And the col­lec­tion con­tin­ues to grow rapidly, gain­ing in stature as a na­tional as­set in the US as well as one of the prin­ci­pal con­tem­po­rary China col­lec­tions in the world.

“Part of our unique­ness is that some of our col­lec­tion can­not be found any­where else in the world, not even in China (the Chi­nese main­land),” said Jef­fery Wang, ref­er­ence li­brar­ian at the Asian divi­sion, who is from Tai­wan and has been work­ing as a Chi­nese col­lec­tion spe­cial­ist at the li­brary for 12 years. “The Asian divi­sion here served as a shel­ter for some of the rare books.”

“We have more than 5,000 ti­tles of the rare books, books that were pub­lished be­fore 1796,” Wang said. “We also have an­cient ver­sions of var­i­ous chorog­ra­phy, which at­tracted those who want to study Chi­nese lo­cal his­tory.”

The Asian divi­sion also holds 10 per­cent of the ex­ist­ing codices of the one-time world’s largest en­cy­clo­pe­dia, Chi­ne­seMingDy­nasty’sEm­per­orYung Lo’sGreatEn­cy­clo­pe­dia.

The en­cy­clo­pe­dia, com­piled for the em­peror by some 2,000 schol­ars be­tween 1403 and 1407, was the ear­li­est and largest in the his­tory of China. The orig­i­nal was com­pletely de­stroyed dur­ing the fi­nal days of the Ming Dy­nasty (1368-1644), but for­tu­nately a man­u­script copy, made be­tween 1562 and 1567, sur­vived. How­ever, largely de­stroyed by fire in 1900, only a few hun­dred of the orig­i­nal 22,000 vol­umes sur­vived.

With 41 vol­umes col­lected, the li­brary now has the largest hold­ing of the en­cy­clo­pe­dia out­side of China. The Bri­tish Li­brary and the Bodleian Li­brary of the Univer­sity of Ox­ford hold 24 and 19 vol­umes re­spec­tively, ac­cord­ing to David Hel­li­well, cu­ra­tor of the Chi­nese col­lec­tions at the Bodleian Li­brary.

Along with Chi­nese-lan­guage ma­te­ri­als, the col­lec­tion also houses sev­eral thou­sand vol­umes in Manchu, Naxi and other mi­nor­ity lan­guages.

Es­tab­lished in 1800, the Li­brary of Congress is the old­est fed­eral cul­tural in­sti­tu­tion in the United States. The li­brary is not only a re­search li­brary that of­fi­cially serves the Congress but also func­tions as the na­tional li­brary of the US.

The li­brary’s Chi­nese col­lec­tion was started in 1869 when Qing Dy­nasty Em­peror Tongzhi gave the li­brary 10 works in 933 vol­umes of Chi­nese books.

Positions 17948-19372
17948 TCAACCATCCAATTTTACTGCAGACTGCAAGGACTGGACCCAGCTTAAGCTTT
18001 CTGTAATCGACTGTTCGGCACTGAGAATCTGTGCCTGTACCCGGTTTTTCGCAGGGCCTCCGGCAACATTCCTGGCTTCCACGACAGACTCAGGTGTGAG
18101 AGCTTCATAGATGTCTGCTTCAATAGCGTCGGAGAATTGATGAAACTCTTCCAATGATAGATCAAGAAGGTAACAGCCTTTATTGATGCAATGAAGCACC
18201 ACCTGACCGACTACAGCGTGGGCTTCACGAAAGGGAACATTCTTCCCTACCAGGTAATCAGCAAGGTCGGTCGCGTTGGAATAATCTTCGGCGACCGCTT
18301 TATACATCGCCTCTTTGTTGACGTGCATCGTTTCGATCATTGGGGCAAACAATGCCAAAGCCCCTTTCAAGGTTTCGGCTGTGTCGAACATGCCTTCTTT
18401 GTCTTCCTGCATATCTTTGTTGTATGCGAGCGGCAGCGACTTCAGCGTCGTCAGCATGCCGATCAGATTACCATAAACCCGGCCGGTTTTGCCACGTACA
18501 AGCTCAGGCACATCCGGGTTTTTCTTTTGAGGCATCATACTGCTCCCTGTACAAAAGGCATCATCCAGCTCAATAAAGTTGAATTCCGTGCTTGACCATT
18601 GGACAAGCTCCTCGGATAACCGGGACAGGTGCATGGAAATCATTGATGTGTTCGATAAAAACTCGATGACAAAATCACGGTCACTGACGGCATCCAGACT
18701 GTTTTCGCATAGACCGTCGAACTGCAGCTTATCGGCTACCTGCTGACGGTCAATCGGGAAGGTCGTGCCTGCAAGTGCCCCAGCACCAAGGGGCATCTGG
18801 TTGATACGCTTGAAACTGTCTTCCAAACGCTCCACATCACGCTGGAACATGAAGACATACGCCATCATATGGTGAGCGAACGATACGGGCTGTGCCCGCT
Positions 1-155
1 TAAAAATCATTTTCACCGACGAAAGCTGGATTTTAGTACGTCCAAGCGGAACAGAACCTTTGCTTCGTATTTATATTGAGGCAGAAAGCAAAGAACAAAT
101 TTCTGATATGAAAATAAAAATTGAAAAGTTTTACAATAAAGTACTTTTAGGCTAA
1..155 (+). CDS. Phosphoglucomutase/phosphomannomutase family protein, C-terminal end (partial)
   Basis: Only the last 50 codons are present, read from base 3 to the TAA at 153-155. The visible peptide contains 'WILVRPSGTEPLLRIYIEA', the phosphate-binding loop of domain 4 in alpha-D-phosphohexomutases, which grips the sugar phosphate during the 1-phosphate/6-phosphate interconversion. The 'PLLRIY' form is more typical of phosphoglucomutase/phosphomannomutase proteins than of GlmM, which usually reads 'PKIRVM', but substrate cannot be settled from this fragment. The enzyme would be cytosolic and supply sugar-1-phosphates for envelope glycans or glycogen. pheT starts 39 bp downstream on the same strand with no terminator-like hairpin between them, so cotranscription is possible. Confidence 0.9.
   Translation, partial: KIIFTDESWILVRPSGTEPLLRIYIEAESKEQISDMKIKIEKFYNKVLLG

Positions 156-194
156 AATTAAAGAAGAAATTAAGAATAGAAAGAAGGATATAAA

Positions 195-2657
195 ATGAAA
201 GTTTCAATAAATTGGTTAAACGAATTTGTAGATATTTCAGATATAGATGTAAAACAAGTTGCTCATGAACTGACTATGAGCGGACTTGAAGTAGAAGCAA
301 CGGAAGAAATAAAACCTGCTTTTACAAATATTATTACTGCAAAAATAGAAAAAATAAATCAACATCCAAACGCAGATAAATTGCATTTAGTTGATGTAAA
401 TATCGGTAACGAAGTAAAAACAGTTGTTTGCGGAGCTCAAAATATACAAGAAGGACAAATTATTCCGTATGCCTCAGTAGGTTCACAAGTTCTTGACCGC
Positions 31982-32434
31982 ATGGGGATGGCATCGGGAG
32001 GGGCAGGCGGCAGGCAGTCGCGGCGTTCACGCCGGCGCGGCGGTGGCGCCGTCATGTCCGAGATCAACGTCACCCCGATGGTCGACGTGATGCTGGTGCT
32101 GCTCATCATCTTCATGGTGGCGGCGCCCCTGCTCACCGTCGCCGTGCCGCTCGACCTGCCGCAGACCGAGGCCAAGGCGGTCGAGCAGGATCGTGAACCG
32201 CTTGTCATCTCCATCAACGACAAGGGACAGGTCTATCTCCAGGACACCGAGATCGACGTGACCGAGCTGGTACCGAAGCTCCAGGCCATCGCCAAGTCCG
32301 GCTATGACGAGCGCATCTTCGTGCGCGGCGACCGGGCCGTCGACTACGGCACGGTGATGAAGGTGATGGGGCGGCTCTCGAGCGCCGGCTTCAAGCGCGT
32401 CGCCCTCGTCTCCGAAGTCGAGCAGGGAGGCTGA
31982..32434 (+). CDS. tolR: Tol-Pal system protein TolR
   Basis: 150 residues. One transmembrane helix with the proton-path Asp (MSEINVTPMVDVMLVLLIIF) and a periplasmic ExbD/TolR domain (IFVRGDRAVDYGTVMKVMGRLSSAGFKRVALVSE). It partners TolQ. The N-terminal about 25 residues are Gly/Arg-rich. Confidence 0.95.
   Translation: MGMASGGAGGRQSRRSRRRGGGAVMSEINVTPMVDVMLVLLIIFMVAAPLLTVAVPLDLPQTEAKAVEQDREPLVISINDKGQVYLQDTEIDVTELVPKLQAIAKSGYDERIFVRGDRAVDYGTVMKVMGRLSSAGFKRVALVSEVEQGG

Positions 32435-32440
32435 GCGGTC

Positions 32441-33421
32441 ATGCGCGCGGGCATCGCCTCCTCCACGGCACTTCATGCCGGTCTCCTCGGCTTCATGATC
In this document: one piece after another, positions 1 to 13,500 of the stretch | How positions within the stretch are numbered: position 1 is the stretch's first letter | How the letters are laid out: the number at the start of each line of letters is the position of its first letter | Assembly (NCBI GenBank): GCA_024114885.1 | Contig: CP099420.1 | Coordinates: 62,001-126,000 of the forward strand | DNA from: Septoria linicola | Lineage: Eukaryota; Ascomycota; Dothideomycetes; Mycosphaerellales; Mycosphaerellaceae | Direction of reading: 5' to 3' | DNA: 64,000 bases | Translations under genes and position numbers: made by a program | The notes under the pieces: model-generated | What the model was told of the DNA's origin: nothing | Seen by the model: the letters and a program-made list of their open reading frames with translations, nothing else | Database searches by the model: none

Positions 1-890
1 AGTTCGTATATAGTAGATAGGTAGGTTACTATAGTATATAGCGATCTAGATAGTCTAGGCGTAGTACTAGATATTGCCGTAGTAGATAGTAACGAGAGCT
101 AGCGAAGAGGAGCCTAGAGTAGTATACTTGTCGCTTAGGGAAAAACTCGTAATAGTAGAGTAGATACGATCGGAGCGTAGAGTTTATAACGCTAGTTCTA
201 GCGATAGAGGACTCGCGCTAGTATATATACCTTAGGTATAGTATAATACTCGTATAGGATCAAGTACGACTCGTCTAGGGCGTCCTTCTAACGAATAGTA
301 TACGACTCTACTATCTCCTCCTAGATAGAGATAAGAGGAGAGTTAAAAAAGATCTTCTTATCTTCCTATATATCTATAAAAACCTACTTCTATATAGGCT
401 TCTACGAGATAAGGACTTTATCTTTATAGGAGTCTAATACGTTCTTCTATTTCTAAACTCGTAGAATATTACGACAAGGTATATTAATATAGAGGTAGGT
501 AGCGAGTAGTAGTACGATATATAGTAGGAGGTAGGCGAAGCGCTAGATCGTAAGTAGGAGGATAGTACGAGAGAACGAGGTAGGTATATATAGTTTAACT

By 1912, the col­lec­tion had grown to 16,900 vol­umes through ac­qui­si­tions, do­na­tions and gifts from no­table di­plo­mats, such as Caleb Cushing and Wil­liam Rock­hill, and gifts from the Chi­nese govern­ment at the con­clu­sion of the Louisiana Ex­po­si­tion of 198 works (in 1965 vol­umes) in 1904.

“Caleb Cushing, also known as Gu Sheng, rep­re­sented the US govern­ment in sign­ing the Sino-Amer­i­can Treaty of Wanghia in 1844, the first diplo­matic agree­ment be­tween China and the US,” Jef­fery Wang said. “He do­nated not only Chi­nese books but also books in lan­guages of the Manchus and the Moslems.”

“An­other no­tice­able donor was Wil­liam Rock­hill, who as a US rep­re­sen­ta­tive signed the Bei­jing Treaty af­ter the end of Boxer Re­bel­lion in 1901,” Jef­fery Wang said. “He was very fond of and in­ter­ested in China, and he col­lected a sig­nif­i­cant amount of books.”

These early ac­qui­si­tions paved the way for the growth of the Chi­nese col­lec­tion.

To­day, nearly 70 per­cent of newly ac­quired ma­te­ri­als are pur­chased through book ven­ders in China, ac­cord­ing to Jef­fery Wang.

The Asian Read­ing Room at the Li­brary of Congress is el­e­gant and spa­cious. Sun­light streams through the half-closed blinds onto the dark-wooden read­ing ta­ble. The smell of books, news­pa­pers and pe­ri­od­i­cals from the wooden shelves cre­ate a fan­tasy come

Part of our unique­ness is that some of our col­lec­tion can­not be found any­where else in the world.”

Thun­der, Thisun­ti­tled­print shows Chi­nese foot sol­diers run­ning af­ter the flee­ing en­emy while shielded by Chi­nese war­planes. The posters are part of 6,000 items per­tain­ing to the war col­lected and pre­served by the Li­brary of Congress’ Chi­nese col­lec­tion. true for book lovers.